To install the latest stable version of PowerShell, run the command belowbrew install --cask powershell

To install the preview version, run the following commands:brew tap homebrew/cask-versionsbrew install --cask powershell-preview

To update PowerShell, you can run either of the commands:brew update brew upgrade powershell--cask This update the stable versionbrew update brew upgrade powershell-preview --cask This will updtae the rpreview version

PowerShell can be installed on various Linux distributions. To get started, visit the official PowerShell installation page from Microsoft and follow the instructions for your specific distribution.

After completing the installation on your chosen platform, you can start using PowerShell by launching the corresponding command-line application.

On Windows, you can launch PowerShell from Windows Terminal or the start menu.

On macOS and Linux, you can launch it from the Terminal by running the pwsh command.

In this section, we’ll explore the features and functionalities of PowerShell. This versatile tool has revolutionized task automation and configuration management in Windows environments, but its potential applications extend far beyond these domains.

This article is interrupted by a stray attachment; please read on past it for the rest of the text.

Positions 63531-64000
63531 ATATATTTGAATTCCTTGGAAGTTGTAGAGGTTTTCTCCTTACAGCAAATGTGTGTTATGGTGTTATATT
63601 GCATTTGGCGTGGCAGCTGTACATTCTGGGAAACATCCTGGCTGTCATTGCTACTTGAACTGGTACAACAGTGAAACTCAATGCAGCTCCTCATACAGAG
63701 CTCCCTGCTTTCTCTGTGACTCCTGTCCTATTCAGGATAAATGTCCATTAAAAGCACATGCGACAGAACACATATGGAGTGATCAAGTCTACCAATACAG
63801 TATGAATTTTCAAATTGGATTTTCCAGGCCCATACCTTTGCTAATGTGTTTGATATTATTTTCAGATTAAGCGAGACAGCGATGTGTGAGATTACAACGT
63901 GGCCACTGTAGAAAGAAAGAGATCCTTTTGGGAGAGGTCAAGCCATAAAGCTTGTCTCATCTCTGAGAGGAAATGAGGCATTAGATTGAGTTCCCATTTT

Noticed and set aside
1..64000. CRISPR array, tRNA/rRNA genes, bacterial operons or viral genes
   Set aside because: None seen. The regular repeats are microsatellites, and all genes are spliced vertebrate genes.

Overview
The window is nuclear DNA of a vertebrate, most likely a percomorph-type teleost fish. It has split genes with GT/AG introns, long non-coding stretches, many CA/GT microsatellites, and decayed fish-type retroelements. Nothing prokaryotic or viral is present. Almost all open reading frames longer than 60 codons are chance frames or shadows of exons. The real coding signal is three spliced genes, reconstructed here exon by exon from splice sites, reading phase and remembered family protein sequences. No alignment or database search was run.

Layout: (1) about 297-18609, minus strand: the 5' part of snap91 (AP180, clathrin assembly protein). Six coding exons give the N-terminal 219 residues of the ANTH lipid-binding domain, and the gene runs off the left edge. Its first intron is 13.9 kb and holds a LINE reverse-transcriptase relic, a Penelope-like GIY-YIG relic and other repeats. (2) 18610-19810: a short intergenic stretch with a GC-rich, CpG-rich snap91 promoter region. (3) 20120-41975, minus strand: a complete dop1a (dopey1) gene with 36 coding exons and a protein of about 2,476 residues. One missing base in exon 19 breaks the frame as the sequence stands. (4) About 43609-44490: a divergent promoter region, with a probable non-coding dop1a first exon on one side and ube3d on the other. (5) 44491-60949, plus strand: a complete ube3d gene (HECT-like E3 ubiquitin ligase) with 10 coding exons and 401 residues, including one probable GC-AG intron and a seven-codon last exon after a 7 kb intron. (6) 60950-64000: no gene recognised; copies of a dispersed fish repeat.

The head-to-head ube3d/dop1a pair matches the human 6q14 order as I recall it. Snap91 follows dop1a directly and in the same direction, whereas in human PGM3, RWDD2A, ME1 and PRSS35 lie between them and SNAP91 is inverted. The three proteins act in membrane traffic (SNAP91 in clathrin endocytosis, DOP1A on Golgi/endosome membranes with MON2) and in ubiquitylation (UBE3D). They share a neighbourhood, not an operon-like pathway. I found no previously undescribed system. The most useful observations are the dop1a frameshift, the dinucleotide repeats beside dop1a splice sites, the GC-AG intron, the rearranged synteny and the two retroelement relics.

A cmdlet is a single, lightweight command used to perform tasks in a PowerShell environment. They are specialized .NET classes that perform tasks by accessing data stores, processes, or other system resources.

After performing the tasks, they return a .NET object that can be piped into another cmdlet. PowerShell provides a robust command-line interface with history, tab completion, and command prediction.

It utilizes commands and cmdlets to perform tasks in the command prompt. A common example is the Test-Connection cmdlet used to test a PC’s connectivity.